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Alibaba Will Lower Merchant Fees After Antitrust Fine

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Two days after Chinese regulators fined the e-commerce giant Alibaba $2.8 billion for placing illegal restrictions on the vendors on its shopping sites, the company said it would lower the fees it charges such merchants and invest in new services for them.

“We will incur additional cost,” Alibaba’s chief executive, Daniel Zhang, said on Monday during a conference call with analysts. “We don’t view this as a one-off cost. We view this as a necessary investment to enable our merchants to have a better operation on our platform.”

The company’s chief financial officer, Maggie Wu, said Alibaba had set aside “billions” of renminbi in additional annual spending to support this initiative but did not offer more specifics. One U.S. dollar is around 6.6 renminbi.

Investors on Monday seemed more relieved that China’s antitrust investigation into Alibaba was over than they were concerned about the extra spending or other potential future government actions against the company. Alibaba’s Hong Kong-traded shares jumped more than 6 percent at one point in early trading. The company’s shares also trade in New York.

China’s antitrust penalty against Alibaba far exceeds previous fines it has levied for anticompetitive business practices. It reflects the government’s growing concern about internet giants’ ability to tilt the playing field against their rivals and take advantage of their consumers.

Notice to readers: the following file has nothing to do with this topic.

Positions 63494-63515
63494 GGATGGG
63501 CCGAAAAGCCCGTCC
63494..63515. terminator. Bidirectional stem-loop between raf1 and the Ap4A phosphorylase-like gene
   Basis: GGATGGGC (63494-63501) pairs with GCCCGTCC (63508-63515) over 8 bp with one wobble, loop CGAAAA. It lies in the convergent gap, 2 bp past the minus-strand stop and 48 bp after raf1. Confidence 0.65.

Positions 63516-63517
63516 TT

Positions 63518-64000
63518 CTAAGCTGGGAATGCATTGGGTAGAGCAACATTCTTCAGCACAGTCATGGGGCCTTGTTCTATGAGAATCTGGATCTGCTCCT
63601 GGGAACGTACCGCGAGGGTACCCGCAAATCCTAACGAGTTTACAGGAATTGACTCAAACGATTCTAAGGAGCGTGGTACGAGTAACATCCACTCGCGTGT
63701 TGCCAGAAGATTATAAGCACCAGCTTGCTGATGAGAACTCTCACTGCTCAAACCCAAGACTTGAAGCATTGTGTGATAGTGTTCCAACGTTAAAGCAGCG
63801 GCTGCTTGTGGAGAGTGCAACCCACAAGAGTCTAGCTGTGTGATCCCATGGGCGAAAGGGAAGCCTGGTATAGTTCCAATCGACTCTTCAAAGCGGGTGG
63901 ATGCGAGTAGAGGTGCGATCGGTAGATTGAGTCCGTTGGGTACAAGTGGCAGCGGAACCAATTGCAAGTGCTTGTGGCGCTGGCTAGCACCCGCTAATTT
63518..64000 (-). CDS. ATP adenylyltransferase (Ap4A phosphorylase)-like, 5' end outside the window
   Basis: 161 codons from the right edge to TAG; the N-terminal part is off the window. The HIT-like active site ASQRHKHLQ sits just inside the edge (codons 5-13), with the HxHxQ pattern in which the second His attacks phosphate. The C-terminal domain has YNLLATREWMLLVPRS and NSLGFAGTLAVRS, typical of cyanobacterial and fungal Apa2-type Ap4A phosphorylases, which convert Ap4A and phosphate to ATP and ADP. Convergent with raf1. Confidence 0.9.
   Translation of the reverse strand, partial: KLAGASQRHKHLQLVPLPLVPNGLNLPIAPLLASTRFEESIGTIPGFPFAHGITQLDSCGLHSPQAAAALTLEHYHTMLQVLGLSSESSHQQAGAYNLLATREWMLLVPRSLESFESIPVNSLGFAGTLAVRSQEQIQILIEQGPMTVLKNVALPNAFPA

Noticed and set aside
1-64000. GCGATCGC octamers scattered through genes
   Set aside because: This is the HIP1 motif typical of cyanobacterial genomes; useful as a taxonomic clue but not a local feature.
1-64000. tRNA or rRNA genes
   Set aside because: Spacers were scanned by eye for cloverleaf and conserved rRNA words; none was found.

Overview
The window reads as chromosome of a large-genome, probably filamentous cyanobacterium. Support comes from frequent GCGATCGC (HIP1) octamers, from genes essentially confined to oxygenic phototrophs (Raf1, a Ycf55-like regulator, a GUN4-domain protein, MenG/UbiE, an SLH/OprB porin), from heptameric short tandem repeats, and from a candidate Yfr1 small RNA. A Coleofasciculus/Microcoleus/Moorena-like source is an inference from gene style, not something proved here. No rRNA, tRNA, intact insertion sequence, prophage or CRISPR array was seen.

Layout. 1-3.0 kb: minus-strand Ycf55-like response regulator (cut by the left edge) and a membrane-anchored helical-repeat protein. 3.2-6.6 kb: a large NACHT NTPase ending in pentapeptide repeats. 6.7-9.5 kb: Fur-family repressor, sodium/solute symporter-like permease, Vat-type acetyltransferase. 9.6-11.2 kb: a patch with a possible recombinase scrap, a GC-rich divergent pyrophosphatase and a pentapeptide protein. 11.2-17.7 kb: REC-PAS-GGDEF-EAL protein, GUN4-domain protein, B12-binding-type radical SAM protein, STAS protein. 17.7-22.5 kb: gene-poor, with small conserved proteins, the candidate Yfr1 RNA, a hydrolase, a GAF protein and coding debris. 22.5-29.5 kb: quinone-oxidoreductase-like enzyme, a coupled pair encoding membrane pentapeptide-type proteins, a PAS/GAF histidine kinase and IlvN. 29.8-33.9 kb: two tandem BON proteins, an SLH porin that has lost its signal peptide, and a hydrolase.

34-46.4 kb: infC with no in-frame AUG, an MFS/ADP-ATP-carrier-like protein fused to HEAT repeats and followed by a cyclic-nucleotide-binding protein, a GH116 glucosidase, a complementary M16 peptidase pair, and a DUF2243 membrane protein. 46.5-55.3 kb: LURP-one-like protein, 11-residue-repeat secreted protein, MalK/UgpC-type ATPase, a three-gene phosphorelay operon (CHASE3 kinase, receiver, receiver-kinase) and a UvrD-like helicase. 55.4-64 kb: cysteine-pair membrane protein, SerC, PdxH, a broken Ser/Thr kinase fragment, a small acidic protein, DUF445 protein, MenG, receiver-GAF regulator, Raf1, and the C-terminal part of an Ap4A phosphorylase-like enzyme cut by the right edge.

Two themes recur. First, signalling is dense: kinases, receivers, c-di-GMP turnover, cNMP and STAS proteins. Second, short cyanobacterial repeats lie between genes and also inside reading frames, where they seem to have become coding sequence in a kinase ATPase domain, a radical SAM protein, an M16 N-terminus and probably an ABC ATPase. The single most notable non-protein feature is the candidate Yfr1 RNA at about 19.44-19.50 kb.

In Alibaba’s case, the authorities focused on the company’s practice of blocking vendors from selling their wares on competing sites. Mr. Zhang said on Monday that such exclusivity arrangements previously covered only some digital storefronts operated by big brands on Tmall, Alibaba’s higher-end platform.

Mr. Zhang said Alibaba did not expect the ending of such arrangements to have any “material negative impact” on the company’s business.

“We don’t rely on exclusivity to retain our merchants,” he said.

By announcing the reduction in its service charges to vendors, Alibaba is demonstrating its willingness to move in line with Chinese regulators’ broad demands. But it is also showing how, despite the company’s hundreds of millions of customers, it is still competing fiercely for merchants’ business against a host of other e-commerce venues in China.

Alibaba makes a large share of its revenue from the fees it charges merchants for hosting their digital storefronts and helping to promote and sell their products. It makes less money as a traditional online retailer, selling its own products directly to consumers.

Joseph C. Tsai, Alibaba’s executive vice chairman, offered an upbeat assessment on Monday of what Beijing’s increasing scrutiny of large digital platforms means for China’s internet industry.

“The regulators’ communication to the public is very clear that they’re affirming our business model,” Mr. Tsai said. “We feel very comfortable that there’s nothing wrong with the fundamental business model of a platform company. These regulatory actions are undertaken to ensure fair competition in order to benefit the public.”

“We are pleased that we’re able to put this matter behind us,” he said.

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